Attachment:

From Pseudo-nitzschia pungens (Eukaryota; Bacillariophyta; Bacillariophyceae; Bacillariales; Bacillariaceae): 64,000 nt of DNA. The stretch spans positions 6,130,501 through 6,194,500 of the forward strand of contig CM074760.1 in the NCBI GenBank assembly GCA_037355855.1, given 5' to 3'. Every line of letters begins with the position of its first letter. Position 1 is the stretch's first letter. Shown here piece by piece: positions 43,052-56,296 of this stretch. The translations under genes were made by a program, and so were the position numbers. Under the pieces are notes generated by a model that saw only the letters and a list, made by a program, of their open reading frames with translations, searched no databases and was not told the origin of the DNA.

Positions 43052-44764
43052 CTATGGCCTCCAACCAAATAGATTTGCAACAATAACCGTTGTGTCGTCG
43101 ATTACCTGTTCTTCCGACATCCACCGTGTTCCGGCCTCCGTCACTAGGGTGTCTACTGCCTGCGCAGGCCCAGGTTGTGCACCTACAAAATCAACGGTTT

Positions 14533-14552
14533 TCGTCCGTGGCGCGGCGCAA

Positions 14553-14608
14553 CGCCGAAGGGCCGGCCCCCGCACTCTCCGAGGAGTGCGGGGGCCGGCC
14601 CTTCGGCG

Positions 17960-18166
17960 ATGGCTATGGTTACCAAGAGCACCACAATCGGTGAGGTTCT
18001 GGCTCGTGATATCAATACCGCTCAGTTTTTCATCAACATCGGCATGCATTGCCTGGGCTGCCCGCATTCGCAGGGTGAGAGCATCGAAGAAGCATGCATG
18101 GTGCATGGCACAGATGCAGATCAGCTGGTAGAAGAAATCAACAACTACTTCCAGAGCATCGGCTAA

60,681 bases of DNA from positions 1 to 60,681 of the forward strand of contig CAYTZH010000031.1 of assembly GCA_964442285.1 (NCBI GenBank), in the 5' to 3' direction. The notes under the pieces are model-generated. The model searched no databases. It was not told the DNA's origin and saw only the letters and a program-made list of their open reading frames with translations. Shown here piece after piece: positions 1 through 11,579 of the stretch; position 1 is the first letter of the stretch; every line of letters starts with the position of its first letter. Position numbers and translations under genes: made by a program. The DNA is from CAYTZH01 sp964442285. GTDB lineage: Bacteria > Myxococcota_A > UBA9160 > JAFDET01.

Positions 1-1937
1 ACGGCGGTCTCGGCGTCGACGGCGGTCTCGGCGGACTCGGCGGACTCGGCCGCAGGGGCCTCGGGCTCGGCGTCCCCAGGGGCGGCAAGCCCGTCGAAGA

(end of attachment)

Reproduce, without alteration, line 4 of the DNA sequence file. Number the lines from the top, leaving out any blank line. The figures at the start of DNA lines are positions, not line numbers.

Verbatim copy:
43101 ATTACCTGTTCTTCCGACATCCACCGTGTTCCGGCCTCCGTCACTAGGGTGTCTACTGCCTGCGCAGGCCCAGGTTGTGCACCTACAAAATCAACGGTTT